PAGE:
Google has announced that it has been testing a smart contact lens built to measure glucose levels in tears using a tiny wireless chip and miniaturized glucose sensor that are embedded between two layers of soft contact lens material.
According to the feature on Google’s official blog, the reason behind this decision lies in finding the best possible solution for measuring glucose levels in patients suffering from diabetes.
Diabetes is a growing problem that affects every 19 people on the planet. Having diabetes is a constant struggle as people who suffer from this condition try to keep their blood sugar levels under control on a daily basis.
Managing diabetes is quite a strenuous matter as glucose levels change frequently even with normal activity like eating or sweating. Sudden drops or spikes are quite frequent and can be dangerous, so constant glucose levels monitoring is a must. Some wear glucose monitors with a glucose sensor under their skin, others must prick their finger and test drops of blood throughout the day.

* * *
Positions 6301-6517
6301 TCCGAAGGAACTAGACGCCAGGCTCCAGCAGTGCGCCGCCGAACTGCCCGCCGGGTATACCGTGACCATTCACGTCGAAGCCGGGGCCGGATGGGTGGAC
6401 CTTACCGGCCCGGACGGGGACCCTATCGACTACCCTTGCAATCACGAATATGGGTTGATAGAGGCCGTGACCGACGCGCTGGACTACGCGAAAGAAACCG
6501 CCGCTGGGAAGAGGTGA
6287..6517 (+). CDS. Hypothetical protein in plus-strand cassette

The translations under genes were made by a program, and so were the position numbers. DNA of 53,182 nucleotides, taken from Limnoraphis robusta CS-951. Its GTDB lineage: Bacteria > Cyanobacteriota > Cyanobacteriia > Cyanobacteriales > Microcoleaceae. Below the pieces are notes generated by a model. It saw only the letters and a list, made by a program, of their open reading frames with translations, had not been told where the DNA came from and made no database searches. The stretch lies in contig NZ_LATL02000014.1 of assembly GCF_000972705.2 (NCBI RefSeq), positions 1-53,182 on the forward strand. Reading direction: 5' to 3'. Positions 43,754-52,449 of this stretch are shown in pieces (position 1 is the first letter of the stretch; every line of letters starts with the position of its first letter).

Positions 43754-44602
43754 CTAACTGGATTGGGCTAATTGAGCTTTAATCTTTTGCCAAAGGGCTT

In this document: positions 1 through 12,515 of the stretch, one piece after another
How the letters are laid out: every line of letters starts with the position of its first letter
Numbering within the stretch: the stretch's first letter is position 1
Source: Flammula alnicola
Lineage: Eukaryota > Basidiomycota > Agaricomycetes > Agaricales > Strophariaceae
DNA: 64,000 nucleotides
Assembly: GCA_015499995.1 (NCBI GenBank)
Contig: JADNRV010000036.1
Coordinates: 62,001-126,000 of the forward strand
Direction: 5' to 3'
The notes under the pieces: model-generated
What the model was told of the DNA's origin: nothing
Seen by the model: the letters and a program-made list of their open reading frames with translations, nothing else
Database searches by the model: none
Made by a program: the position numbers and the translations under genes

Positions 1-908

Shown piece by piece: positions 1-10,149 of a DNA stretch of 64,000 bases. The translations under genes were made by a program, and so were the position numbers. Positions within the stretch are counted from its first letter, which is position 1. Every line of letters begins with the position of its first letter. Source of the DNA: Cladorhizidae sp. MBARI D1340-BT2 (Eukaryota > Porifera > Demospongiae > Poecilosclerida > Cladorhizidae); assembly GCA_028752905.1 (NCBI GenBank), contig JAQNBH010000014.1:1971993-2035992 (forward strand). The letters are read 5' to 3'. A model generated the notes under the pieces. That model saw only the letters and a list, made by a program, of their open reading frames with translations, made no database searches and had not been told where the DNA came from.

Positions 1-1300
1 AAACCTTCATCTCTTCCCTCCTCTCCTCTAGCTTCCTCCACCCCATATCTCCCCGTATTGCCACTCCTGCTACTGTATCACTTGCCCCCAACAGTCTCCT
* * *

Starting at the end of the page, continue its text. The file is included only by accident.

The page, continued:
Scientists have been trying to find better and less painful solutions for managing glucose levels and Google has joined in the efforts to alleviate the daily struggle of diabetes patients.
Google is now testing prototypes of the smart contact lens that are able to generate a reading once per second. Further, the company is exploring the potential of the smart contact lens to serve as an early warning for the wearer, so the next step would be integrating tiny LED lights that would light up each time glucose levels have crossed above or below certain thresholds.
Also, the company has begun discussions with the FDA but the technology is a long way from hitting the market. Google further reveals that they plan to partner up with experts who are in the business of designing, manufacturing and bringing such products to market. These partners will be in charge of developing apps that would make the measurements taken with the smart contact lens available for the user and their doctor.
Google admits that the technology is still underdeveloped and much needs to be done, but multiple clinical research studies have been conducted and hopes are high.